Appellate Court Revives Shareholder Lawsuit Against Miva
A federal appellate court has revived a lawsuit against Miva by investors who say they were misled by the company's statements regarding click fraud.
The case dates to 2005, when investors filed suit, alleging that sponsored links provider Miva relied on distribution partners who allegedly used a variety of questionable click-fraud techniques, including "spyware, browser hijacking software, and other non-human traffic," according to court documents.
Those techniques allegedly spurred short-term gains, but hurt Miva in the long run. (The company has since restructured, selling off its media business to Adknowledge and rebranding its remaining business as Vertro.)
On May 5, 2005, Miva's CEO and COO acknowledged in a conference call with analysts that click fraud had been responsible for some of the company's recent growth. That same day, the stock price dropped from $6.16 a share to $4.83. By May 9, it had fallen to $4.46.
Investors then filed suit, arguing that the company previously issued misleading statements that caused the stock price to be inflated before early May. Among others, Miva officials said in a February 2005 conference call that the company had removed questionable distribution partners who accounted for $70,000 revenue per day. And in March 2005, Miva filed a financial statement repeating that it stop using certain distribution partners responsible for $70,000 a day in revenue.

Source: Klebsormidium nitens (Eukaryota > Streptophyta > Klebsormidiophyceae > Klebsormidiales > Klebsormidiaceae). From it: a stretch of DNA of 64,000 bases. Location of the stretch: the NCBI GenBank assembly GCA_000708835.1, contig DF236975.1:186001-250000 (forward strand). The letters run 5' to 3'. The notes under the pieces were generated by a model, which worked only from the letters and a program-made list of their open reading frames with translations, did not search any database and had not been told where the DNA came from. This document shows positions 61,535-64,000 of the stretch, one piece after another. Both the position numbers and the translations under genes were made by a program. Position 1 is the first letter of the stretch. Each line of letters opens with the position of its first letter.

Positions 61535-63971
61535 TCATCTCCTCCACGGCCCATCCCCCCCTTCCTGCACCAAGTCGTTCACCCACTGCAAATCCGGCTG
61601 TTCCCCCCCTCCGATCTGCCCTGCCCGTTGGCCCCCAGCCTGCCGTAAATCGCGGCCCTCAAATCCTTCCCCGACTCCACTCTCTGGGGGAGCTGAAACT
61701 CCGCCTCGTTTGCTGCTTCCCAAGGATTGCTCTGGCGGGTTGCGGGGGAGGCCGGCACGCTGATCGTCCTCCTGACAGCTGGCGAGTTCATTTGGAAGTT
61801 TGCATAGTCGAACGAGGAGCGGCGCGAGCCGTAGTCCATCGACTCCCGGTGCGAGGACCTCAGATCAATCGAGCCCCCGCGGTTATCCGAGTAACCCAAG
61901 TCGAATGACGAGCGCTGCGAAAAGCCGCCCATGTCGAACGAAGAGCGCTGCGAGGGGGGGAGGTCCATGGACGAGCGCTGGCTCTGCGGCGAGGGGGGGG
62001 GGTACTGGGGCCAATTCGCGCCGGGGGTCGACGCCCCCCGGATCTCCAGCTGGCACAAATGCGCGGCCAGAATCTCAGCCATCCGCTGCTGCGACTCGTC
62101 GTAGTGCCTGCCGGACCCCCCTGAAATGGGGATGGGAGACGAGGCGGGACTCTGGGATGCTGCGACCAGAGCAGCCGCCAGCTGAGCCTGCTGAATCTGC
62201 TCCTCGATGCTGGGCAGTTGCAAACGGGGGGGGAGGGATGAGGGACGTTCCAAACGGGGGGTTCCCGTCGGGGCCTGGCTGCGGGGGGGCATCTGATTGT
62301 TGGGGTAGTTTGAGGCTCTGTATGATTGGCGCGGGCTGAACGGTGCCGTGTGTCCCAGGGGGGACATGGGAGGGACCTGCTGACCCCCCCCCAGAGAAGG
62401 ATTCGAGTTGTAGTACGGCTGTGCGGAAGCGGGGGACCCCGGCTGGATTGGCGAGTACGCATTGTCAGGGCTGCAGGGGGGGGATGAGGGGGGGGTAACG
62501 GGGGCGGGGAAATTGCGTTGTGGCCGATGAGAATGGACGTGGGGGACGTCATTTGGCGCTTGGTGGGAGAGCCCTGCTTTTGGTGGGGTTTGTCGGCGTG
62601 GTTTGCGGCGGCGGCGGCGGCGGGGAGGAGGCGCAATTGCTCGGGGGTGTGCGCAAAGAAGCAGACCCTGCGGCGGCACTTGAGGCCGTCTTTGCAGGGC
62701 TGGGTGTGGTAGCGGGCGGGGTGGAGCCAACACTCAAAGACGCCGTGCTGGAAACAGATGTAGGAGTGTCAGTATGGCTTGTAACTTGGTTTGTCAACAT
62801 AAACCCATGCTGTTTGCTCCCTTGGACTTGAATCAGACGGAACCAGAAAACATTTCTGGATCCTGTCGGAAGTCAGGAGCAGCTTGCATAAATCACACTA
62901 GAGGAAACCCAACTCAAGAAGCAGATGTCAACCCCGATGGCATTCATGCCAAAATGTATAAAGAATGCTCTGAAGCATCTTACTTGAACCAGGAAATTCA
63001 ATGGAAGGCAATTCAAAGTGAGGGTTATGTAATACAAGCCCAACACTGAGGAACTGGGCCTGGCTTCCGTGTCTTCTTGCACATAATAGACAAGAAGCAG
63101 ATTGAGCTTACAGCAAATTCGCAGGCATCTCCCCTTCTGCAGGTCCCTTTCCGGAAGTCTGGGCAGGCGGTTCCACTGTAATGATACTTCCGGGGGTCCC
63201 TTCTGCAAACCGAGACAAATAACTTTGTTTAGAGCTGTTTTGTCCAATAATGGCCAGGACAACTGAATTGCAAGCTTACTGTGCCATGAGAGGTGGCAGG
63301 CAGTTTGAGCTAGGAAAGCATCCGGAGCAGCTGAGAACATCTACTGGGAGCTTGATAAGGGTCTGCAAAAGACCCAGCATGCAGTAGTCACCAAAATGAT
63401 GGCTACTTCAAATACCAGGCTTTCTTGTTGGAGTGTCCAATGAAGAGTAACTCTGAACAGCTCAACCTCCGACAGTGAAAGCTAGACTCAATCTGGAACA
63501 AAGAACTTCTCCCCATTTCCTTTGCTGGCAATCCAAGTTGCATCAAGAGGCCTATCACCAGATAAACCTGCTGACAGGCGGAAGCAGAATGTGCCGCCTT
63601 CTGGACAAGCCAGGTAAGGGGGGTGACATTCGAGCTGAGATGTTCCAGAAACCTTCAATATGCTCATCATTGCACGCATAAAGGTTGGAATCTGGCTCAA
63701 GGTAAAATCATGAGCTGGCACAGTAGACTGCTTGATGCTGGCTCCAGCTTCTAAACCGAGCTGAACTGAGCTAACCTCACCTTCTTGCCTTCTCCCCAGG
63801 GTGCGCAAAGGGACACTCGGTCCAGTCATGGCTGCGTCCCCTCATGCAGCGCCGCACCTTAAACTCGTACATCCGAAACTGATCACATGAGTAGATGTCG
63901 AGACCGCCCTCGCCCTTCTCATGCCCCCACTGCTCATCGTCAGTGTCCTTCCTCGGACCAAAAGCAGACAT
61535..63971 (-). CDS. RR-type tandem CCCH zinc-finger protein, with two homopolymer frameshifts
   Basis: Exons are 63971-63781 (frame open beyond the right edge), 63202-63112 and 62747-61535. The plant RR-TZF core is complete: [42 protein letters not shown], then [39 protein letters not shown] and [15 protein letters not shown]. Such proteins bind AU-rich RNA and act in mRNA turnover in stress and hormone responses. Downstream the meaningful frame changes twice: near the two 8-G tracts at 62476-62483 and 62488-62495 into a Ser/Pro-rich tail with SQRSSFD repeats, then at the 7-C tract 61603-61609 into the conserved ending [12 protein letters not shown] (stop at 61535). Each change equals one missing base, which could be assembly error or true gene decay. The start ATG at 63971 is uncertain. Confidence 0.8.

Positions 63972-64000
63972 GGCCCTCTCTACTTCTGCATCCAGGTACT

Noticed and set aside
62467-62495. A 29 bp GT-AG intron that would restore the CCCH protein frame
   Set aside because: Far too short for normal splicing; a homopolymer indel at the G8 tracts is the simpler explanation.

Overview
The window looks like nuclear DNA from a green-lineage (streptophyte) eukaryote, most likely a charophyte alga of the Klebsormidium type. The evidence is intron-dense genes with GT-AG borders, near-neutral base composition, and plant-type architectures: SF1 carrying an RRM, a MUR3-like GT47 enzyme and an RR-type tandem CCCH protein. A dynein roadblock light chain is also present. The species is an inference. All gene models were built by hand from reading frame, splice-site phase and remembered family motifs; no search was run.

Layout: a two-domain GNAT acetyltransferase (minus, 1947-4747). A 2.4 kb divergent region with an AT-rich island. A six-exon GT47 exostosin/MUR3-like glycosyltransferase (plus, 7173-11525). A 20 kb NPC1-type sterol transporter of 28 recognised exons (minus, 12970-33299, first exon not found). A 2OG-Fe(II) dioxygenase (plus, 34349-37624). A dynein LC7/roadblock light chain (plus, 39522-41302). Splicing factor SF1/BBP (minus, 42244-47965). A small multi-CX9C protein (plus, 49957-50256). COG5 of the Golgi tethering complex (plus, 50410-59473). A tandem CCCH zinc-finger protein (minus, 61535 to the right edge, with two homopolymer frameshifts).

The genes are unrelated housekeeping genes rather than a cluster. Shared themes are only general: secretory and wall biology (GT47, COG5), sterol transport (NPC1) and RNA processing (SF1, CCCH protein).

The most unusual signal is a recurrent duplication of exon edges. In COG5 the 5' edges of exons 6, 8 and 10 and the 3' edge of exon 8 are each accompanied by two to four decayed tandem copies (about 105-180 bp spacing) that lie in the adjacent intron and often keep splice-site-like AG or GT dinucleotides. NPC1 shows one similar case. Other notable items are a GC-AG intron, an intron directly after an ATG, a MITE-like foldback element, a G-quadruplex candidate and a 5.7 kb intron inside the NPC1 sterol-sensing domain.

The investors alleged that those statements were false and that the distribution partners at issue had not been removed from the network.
But U.S. District Court Judge John Steele in the Middle District of Florida granted Miva summary judgment on claims relating to those statements. Steele ruled that the investors hadn't proven that their losses stemmed from the alleged misrepresentations because the stock price was inflated before 2005.
The 11th Circuit reversed that ruling late last week and sent the matter back for additional proceedings in the trial court. "The Defendants may be held liable for knowingly making materially false statements that continued to prop up the already inflated price of MIVA's stock and thereby caused losses to investors, regardless of whether MIVA's stock price was already inflated before the actionable statements were made," the appellate court ruled.
The court also upheld a portion of the ruling that dismissed several counts against Miva. A company lawyer said: "We are pleased the court affirmed the dismissal of the bulk of the allegations and we think there are remaining legal grounds to dispose of the rest."